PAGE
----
Derek Boyd Hankerson is an African American university lecturer, filmmaker, author, and political operative. He’s also a Donald Trump supporter. Pledging his support for Trump last year, Hankerson served as Trump’s Northeast Florida Field Director….
He received his undergraduate degree in Political Science in 1991 from the University of Maryland College Park. In 2007 he earned his Masters in Business Administration from Webster University in St. Louis, Missouri.
But he has co-authored a history book, Belonging: The Civil War’s South We Never Knew. The book makes the astonishing claim that blacks in large numbers fought for the South during the Civil War, a myth advanced by white racist groups that long ago was debunked by historians.
Now, I’m sure some whiny Confederate heritage advocate will claim that this is a way to get at Donald Trump. That in the process they will be defending poor history is something to note. After all, opponents of “political correctness” embrace heritage correctness … and, it seems, they don’t mind what Trump supporters say, regardless of its historical accuracy, because they are invested in what I might call “partisan correctness.”
Actually, as the comments show, I’m just as tired of anyone citing John Stauffer as a reliable source on this subject. We know better.
There’s been some discussion here and elsewhere about Al Arnold’s tale about the tales of his ancestor, Turner Hall, Jr., and what exactly this all means for historians interested in the role played by enslaved blacks in the Confederate war effort. Andy Hall went to the trouble of reading the entire book, and he offered his reactions here. It’s a discerning response that looks carefully at the paucity of actual evidence to support Hall’s stories, which Arnold accepts at face value. Note that Arnold’s interpretation of Turner Hall’s story relies on a tremendous amount of speculation and inference that finds scant support in the historical record. As usual, plaudits to Andy for his usual skillful treatment of matters of evidence.
I also point readers to the very thoughtful post over at Alan Skerrett, Jr.’s Jubilo! The Emancipation Century. It’s a model of discerning reflection that balances respect and skepticism in a careful consideration of the evidence. Alan’s brought his usual high standards to this piece, and it shows.
Stories about African Americans’ willingness to serve the Confederate war effort serve many modern agendas. Arnold’s story, it turns out, is really about how Al Arnold dealt with a family story that he spent very little effort to verify. What we do know is that Turner Hall, Jr., told these stories about his past, and that white southerners embraced him for the telling, much as Confederate heritage advocates have embraced H. K. Edgerton, Karen Cooper, Anthony Hervey, Arlene Barnum, and now, it appears, Al Arnold, who seems more and more interested in telling the story of black support for the Confederacy. It’s interesting (and revealing) to research the life stories of Edgerton, Cooper, Hervey, and Barnum, all of who seems to have grown bitterly dissatisfied by black leaders and organizations such as the NAACP before veering right … and right into the arms of Confederate heritage advocates who welcome the chance to disassociate the Confederate cause slavery, racism, and white supremacy. Arnold’s personal quest seems to be just that: a personal quest. In the process, he’s become quite a popular speaker among certain people, as this list of events on his Facebook page suggests. He’s also become involved in the debate over the current Mississippi state flag, suggesting that this is no longer simply a matter of family history.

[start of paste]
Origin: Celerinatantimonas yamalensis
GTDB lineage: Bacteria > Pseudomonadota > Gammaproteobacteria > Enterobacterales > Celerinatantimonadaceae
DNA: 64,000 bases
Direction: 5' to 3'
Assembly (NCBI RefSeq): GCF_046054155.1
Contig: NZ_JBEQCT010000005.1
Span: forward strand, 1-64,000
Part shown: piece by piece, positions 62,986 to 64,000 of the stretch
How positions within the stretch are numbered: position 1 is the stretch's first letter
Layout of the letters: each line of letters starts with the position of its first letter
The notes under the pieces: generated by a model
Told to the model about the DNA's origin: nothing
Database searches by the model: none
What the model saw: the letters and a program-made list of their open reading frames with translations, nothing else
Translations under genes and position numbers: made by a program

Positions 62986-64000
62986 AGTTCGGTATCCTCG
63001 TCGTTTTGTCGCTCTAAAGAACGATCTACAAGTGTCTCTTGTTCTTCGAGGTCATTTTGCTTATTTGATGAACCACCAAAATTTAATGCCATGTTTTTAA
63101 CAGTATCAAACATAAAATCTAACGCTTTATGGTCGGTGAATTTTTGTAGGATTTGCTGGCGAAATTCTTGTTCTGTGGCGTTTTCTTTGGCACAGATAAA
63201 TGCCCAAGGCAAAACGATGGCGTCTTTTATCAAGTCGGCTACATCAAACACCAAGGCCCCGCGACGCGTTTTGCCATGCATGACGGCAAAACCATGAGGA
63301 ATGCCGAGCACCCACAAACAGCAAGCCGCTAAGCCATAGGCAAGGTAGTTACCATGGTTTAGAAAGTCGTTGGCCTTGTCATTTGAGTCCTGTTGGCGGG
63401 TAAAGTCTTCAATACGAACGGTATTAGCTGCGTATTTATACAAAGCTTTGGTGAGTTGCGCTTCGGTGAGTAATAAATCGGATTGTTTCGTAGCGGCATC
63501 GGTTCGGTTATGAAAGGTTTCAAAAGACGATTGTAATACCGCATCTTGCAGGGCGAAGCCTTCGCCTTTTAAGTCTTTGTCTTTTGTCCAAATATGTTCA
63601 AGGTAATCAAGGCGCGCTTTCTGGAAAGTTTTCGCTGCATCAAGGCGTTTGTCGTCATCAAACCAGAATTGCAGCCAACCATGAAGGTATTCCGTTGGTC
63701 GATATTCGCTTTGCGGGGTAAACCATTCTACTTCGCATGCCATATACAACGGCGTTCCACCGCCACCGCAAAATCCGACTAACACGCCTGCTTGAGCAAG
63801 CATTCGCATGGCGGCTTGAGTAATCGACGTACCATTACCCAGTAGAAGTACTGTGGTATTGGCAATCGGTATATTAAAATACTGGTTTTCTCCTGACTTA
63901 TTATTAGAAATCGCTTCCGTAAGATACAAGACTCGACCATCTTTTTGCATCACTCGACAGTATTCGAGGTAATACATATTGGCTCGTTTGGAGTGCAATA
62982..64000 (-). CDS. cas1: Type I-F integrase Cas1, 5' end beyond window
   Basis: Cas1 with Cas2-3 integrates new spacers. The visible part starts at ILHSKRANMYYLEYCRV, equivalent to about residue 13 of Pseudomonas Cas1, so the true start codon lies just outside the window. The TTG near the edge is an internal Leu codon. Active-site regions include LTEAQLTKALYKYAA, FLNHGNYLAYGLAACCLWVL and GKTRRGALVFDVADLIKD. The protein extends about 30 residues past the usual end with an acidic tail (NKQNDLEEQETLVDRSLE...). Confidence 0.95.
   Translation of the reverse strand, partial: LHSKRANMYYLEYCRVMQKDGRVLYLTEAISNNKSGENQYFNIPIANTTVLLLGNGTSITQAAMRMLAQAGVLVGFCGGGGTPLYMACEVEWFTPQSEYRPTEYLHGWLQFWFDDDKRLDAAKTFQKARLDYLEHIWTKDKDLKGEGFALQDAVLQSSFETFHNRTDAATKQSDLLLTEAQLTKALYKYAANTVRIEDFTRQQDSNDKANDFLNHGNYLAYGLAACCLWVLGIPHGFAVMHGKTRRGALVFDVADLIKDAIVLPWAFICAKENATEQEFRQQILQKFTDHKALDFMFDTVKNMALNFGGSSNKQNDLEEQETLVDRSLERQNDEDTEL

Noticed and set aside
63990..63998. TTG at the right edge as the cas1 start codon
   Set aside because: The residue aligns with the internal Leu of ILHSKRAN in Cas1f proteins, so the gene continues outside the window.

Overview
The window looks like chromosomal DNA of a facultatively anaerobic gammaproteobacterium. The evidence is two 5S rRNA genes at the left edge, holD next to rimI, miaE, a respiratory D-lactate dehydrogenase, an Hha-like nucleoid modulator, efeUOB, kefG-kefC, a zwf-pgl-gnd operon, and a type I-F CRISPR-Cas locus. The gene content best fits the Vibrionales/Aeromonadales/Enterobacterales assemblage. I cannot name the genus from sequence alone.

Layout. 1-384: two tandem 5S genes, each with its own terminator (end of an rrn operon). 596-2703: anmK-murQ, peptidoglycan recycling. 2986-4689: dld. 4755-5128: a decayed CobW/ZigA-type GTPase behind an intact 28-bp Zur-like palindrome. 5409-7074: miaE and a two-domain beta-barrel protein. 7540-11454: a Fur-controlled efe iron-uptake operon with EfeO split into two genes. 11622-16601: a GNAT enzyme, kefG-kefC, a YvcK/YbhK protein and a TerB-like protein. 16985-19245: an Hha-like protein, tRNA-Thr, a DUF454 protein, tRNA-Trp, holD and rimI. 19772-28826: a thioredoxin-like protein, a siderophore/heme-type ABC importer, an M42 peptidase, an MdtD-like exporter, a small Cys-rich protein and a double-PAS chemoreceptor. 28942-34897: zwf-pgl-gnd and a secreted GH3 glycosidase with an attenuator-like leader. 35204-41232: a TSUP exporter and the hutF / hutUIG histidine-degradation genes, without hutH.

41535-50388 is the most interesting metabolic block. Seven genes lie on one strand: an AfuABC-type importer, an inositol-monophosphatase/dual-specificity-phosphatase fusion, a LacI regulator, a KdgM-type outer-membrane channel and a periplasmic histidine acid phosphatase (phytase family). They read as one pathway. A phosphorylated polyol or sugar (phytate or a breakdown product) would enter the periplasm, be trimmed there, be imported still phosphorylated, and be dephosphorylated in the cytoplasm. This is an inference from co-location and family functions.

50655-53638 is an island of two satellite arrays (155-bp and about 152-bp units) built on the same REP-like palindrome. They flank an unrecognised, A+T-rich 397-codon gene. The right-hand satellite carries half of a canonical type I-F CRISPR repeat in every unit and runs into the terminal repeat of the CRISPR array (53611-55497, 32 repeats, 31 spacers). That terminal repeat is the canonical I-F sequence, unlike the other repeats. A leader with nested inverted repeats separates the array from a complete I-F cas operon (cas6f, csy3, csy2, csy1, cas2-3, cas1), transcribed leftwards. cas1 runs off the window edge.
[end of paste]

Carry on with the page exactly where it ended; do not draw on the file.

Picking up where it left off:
Truly, Al Arnold is following in the footsteps of Turner Hall, Jr.
Or course, Arnold’s rendering of Turner Hall’s life will be treated as fact in some reportsby the uncritical, the unqualified, the unwary, and others who just like a good story. People who question it will be dismissed as haters. Arnold himself struggles with criticism, as a recent Twitter exchange with Kevin Levin revealed. Kevin, pointing to the story behind the banner that adorns Arnold’s Twitter account, asked him if he knew the truth behind the tampered image:
Simply put, to interpret Union soldiers as servants is a slam against the military service of American soldiers: an unkind critic would say that such a remark shows just how little respect Arnold has for some African Americans. At best, it’s a display of gross ignorance.
The exchange continued:
Somehow I don’t think that citing the Lord in support of my methods is going to satisfy any critics of my work. Indeed, I know some very religious historians who would not dare to make such a claim.
Given the tenor of this exchange, I doubt Mr. Arnold’s willing to engage in the sort of discussions that historians have when discussing evidence. Then again, this was never really about evidence, was it?